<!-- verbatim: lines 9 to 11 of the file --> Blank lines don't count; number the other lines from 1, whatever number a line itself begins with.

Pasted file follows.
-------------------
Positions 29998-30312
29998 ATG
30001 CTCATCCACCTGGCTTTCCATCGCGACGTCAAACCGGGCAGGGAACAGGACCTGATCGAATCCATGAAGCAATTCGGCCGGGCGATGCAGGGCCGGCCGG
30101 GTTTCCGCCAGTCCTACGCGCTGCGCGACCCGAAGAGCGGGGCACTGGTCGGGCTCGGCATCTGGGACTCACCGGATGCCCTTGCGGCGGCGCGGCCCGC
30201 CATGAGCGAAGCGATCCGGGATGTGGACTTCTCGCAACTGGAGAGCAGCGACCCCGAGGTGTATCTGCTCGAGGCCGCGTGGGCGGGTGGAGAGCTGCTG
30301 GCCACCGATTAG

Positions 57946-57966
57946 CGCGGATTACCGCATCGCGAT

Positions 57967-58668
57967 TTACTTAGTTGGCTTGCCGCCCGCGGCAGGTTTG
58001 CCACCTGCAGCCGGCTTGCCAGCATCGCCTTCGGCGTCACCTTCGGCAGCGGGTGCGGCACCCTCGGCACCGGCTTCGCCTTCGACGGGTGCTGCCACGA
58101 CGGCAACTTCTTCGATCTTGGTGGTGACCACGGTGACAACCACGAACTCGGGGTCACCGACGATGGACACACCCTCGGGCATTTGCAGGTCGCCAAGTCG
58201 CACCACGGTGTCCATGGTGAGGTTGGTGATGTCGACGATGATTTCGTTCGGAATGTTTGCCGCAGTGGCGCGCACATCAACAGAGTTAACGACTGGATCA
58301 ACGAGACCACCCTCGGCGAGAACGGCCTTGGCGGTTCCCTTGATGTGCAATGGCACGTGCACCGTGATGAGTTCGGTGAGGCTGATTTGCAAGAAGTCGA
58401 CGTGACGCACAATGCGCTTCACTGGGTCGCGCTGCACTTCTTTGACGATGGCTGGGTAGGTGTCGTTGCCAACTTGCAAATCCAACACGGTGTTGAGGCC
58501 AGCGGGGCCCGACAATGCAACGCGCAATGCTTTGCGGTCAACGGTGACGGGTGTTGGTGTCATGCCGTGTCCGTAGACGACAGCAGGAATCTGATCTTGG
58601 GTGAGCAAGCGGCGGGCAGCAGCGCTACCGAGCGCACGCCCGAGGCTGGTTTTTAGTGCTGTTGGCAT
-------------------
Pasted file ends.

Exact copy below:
Positions 57967-58668
57967 TTACTTAGTTGGCTTGCCGCCCGCGGCAGGTTTG
58001 CCACCTGCAGCCGGCTTGCCAGCATCGCCTTCGGCGTCACCTTCGGCAGCGGGTGCGGCACCCTCGGCACCGGCTTCGCCTTCGACGGGTGCTGCCACGA